In CSR reporting – everything is local!

Intel Israel 2013 CSR ReportLast month, Intel Israel published its annual Corporate Social Responsibility (CSR) report. This is a localized version of Intel’s global corporate CSR report with a focus on Intel’s CSR performance in Israel. I was surprised to learn that we are the only multinational technology company that currently publishes a localized CSR report in Israel. So in this post, I want to discuss the dilemmas global organizations face with local/global CSR reporting and the importance of taking a local view not just in activities but also in communications.

Why go local?

Elaine Cohen, a sustainability consultant and expert in CSR reporting, says:

“There are still relatively few multinational companies that report at a local level – just a handful. Those who do tend to publish several separate country reports, often with an overall ‘look and feel’ of the global parent company, but with content that is meaningful for local stakeholders. In order to report locally, companies must engage with stakeholders at the local level. This makes the reporting process far more relevant, building dialogue with local employees, partners and communities, and providing a more robust basis for delivering sustainability strategy at a local level in a way which supports a global CSR strategy.”

For me, if there’s anything I’ve learned in my years of working in CSR at Intel, it’s that one size almost never fits all. Whether it’s in the programs that we run in different countries and regions, or how we explain our corporate responsibility performance, the fit with the audience has to be right. Regional programs have to be relevant to local constituencies and regional reports have to tell the story not just in the local language, but in ways that are relevant to local populations, highlighting the impact of global and regional CSR efforts at a local level.

Yes, it’s hard… but still…

As CSR professionals, we all know how busy everyone is with planning and implementing local programs and local versions of corporate programs. It’s easy to get wrapped up in the day-to-day challenges and to forget that sharing information about past and ongoing activities and their impact is also extremely important. I know it can be challenging and time consuming to gather information and create the reports, but I do believe it has to be a priority. It’s time to think of reporting as an integral part of every activity.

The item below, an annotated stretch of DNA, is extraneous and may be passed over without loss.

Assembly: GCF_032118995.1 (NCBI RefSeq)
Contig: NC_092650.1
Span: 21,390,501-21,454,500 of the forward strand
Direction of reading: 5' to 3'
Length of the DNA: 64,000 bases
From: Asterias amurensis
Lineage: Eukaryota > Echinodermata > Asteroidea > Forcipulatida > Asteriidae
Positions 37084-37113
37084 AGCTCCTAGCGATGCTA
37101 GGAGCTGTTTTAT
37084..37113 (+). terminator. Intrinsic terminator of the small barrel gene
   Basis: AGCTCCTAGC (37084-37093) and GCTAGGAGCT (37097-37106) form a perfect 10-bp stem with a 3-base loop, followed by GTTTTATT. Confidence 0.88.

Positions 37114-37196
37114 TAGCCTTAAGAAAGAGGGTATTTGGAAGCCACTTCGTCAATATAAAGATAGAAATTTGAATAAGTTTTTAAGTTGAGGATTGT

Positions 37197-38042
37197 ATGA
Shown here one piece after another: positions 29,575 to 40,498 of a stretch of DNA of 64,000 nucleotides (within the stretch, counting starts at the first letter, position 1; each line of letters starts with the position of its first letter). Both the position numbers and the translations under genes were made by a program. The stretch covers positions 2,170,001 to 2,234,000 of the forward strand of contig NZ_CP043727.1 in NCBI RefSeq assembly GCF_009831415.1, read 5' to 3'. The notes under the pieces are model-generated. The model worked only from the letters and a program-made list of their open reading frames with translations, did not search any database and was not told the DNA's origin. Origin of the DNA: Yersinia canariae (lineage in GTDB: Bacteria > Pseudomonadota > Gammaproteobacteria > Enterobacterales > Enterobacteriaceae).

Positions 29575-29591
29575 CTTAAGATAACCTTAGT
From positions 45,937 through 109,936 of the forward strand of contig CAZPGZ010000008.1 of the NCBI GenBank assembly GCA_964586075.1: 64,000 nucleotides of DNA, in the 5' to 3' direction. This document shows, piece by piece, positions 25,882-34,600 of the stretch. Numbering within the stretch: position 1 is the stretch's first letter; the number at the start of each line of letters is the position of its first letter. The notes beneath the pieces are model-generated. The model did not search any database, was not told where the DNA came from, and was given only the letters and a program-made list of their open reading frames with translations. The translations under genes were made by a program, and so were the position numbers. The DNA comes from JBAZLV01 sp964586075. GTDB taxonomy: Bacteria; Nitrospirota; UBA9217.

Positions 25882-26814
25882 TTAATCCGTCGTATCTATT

As example to this local approach, 2014 marks the 40th anniversary of Intel in Israel and 40 years of CSR activities contributing to Israel’s economy and growth. Since its establishment, Intel Israel has been investing in human capital and education. Over the past 40 years, approximately half a million Israeli teachers and students have participated in a range of educational programs promoted by Intel. In 2013, Intel Israel joined the Ministry of Education’s national goal and launched “We are the Future”, an umbrella educational program aimed at promoting excellence in scientific-technological education in Israel. Since the future of the high-tech industry is at stake, we decided to mobilize additional organizations and co-lead, with the Trump Foundation, the RASHI Foundation a national initiative promoting excellence in STEM education. This national initiative, which encompasses a network of approximately 100 public, business and third sector organizations, seeks to double the number of students who graduate from high school with a five-point STEM matriculation diploma. The organizations behind the initiative strive to make Israel a leader in developing and assimilating a culture of STEM excellence to meet the needs of the 21st century. In 2013, 46% of Intel Israel employees invested over 37,000 hours in community work, and Intel donated NIS 12 million to NGOs, schools and academic institutes.

Elaine Cohen explains this approach in more detail:

“Local reporting can be considered best practice. But many companies think they have met their commitment to transparency by publishing one global report – a sort of one-size fits all approach. For local stakeholders, however, it doesn’t always fit. Local consumers, employees, community representatives and more want to know how a company is affecting their lives through the products and services they sell and the way they support the local economy. In most cases, global companies act at local level, in local countries, selling to local customers. It seems rather short-sighted that their communications should not reach the local stakeholders that are so important to their business. Local reporting can be an important investment that can pay off at global level. Of all the multinational companies operating in Israel, there are just three that produce local reports and Intel is the only one that has done so regularly over several years. I believe this demonstrates a strong commitment to CSR right through the company and a leading example of what CSR should be. And, I expect, Intel will reap the global benefits of strong local engagement and transparency.”

Tell me what you think: How important is it to report – not just act – at the local level?

Download the report now.

One Response to In CSR reporting – everything is local!

  1. Alan Knight says:

    I fully agree that local reporting has greater impact than global reporting. You need to tell the stories and address the concerns of the audience you need to engage with, in other words your stakeholders. While some concerns, like climate change, are global, most, like water, waste, labour and human rights, are local. This means that the majority of your stakeholders, and therefore your audience, are local. “Only connect,” wrote the English novelist E.M. Forster, about writing. How can you hope to connect if the stories you tell have no relevance for your audience.